INVESTCORP – The True Story Behind Its Creation

The purpose of this true story is to set the record straight. Written more than a quarter of a century after the creation of INVESTCORP, it will show how this unique investment entity was conceived, developed and implemented under the auspices of the Arab Monetary Fund and its President, Dr. Jawad Hashim. The period to which it refers is 1977 to 1984. The story is divided into twelve (12) sub-chapters, starting with Chronology of Events page and ending with Appendixes page which in itself provides ten (10) links to multipage PDF documents.

The Demographic Profiles of Arab States, 2017

From United Nations’ Economic & Social Commission for Western Asia:
The profiles provide demographic data and trends per Arab country for the period 1980-2050, and could serve as a reference for researchers conducting demographic research as well as social research with a population dimension.  The key demographic indicators presented in the profiles include population size, including urban and rural populations, population growth rate, life expectancy at birth, infant mortality rate, under-five mortality rate, maternal mortality ratio, contraceptive prevalence, fertility rate, dependency ratios and population age structure.  This is in addition to data on the international migrant stock, remittances, refugee population, internally displaced persons and education and youth unemployment.

Arab Countries: At a Glance

This is an extract of Dr. Jawad Hashim’s article “The Shape Of The Post Gulf War, Middle-East” which became part of U.S. Congressional Record. Part of that written opinion dealt with the background of the Arab region. The Arab Countries: At a Glance describes characteristics of the Arab countries that still apply now at present time.

The Manifesto — A Plan For National Regeneration

Nearly fifteen years after the invasion and occupation of Iraq, the country is now facing its most crucial test of survival. This Manifesto is the product of three years of reflection and debate, culminating in intense activity throughout 2017. It rejects the politics of division, and the branding of any Iraqi community as enemy. All of those involved in the debate agreed on the importance of introducing a comprehensive platform for reform and change in Iraq and the urgency of doing so immediately.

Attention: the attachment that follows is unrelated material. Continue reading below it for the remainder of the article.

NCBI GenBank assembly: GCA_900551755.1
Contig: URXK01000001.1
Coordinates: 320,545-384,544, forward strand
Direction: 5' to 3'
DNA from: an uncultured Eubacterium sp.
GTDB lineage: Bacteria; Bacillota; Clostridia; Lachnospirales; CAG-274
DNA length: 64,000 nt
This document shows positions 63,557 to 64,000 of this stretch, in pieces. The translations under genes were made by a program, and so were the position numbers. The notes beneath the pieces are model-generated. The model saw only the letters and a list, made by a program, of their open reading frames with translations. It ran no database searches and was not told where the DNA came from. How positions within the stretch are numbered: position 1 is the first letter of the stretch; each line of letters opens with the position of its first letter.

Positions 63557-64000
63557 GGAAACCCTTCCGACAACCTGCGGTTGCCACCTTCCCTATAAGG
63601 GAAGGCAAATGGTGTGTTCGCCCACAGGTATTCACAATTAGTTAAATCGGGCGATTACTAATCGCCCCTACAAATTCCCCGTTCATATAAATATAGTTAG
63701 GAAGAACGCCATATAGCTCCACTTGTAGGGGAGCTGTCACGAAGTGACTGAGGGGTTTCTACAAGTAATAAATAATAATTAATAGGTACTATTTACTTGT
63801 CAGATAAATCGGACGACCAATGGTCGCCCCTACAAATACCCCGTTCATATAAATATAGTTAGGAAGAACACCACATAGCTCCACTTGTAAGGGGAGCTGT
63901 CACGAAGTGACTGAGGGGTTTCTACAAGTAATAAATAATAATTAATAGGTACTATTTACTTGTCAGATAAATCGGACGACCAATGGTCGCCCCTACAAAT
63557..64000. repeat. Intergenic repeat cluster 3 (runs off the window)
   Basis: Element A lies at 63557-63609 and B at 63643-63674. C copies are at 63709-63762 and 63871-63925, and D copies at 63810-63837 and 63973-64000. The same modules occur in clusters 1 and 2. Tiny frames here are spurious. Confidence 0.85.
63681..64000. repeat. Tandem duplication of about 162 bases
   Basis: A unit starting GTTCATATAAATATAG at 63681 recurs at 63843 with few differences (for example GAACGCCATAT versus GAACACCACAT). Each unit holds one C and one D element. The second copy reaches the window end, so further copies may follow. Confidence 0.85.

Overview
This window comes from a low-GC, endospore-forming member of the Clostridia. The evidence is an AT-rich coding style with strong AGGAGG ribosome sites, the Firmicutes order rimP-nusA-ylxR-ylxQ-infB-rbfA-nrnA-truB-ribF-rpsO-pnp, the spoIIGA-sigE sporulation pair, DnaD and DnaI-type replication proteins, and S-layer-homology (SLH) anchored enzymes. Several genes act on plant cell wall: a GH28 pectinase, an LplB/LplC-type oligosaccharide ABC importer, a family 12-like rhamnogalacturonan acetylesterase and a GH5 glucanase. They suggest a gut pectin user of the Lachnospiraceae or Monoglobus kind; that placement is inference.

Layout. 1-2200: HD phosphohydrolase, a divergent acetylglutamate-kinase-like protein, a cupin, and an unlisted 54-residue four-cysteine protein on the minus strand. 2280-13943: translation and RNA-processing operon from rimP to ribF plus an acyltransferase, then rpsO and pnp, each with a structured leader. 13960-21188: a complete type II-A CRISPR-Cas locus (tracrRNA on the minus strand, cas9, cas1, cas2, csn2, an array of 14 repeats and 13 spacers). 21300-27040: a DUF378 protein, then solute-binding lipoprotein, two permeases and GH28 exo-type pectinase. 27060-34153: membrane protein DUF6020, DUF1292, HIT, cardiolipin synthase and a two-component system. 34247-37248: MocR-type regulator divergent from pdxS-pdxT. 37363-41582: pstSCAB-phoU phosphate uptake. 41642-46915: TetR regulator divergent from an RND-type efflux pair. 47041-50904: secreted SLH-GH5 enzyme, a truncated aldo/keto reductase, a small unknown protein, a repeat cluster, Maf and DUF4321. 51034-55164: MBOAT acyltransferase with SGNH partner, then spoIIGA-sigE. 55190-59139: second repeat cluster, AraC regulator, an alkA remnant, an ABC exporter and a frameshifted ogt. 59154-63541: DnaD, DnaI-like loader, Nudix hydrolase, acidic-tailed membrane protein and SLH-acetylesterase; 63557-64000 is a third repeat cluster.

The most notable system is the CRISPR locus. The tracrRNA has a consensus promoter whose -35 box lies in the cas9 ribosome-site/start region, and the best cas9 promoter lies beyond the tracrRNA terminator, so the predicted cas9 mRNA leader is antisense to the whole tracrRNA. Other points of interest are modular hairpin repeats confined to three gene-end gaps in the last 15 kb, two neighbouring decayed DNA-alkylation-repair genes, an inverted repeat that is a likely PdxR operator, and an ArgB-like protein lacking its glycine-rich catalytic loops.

How to Avoid an ISIS 2.0 in Iraq

We must secure military gains in Iraq with a political victory, argue Michael O’Hanlon and Sara Allawi. Otherwise, we risk the emergence of an ISIS 2.0 among embittered Sunni populations.

The Arab World: Waking From Its Sleep

A quiet revolution has begun in the Arab world; it will be complete only when the last failed dictatorship is voted out. What ails the Arabs? The United Nations Development Programme (UNDP) this week published the fifth in a series of hard-hitting reports on the state of the Arab world. It makes depressing reading. The Arabs are a dynamic and inventive people whose long and proud history includes fabulous contributions to art, culture, science and, of course, religion. The score of modern Arab states, on the other hand, have been impressive mainly for their consistent record of failure.

Articles, opinions, keynotes, reports, papers, publications and books
authored by Dr. Jawad M. Hashim

How Information Technology Poses a Threat to Democracy

How Information Technology Poses a Threat to Democracy

The internet and social media were once hailed for creating new opportunities to spread democracy and freedom. But authoritarian regimes soon began cracking down on internet freedom. They feared the brave new digital world, because it was beyond the reach of their analogue security establishments. Their fears proved unfounded. In the event, most social media-enabled popular uprisings failed for want of effective leadership, and traditional political and military organizations retained the upper hand. Technology does not stand still, and nor should democracy.

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Corrupt Politicians and Terrorism Directly Linked in Iraq, Say Officials

Corrupt Politicians and Terrorism Directly Linked in Iraq, Say Officials

Government corruption provided Daesh and local militias with the umbrella they needed to seize power in Iraq, officials and lawmakers told Arab News on Thursday. They said Iraq’s security and political stability will remain threatened as long as corrupt officials continue to control the country’s assets. Iraq is high on the list of the most corrupt countries. The Iraqi Parliamentary Committee of Integrity told Arab News that the estimated value of “looted” amounts during the past 12 years has been more than $200 billion.

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The Demographic Profiles of Arab States, 2017

The Demographic Profiles of Arab States, 2017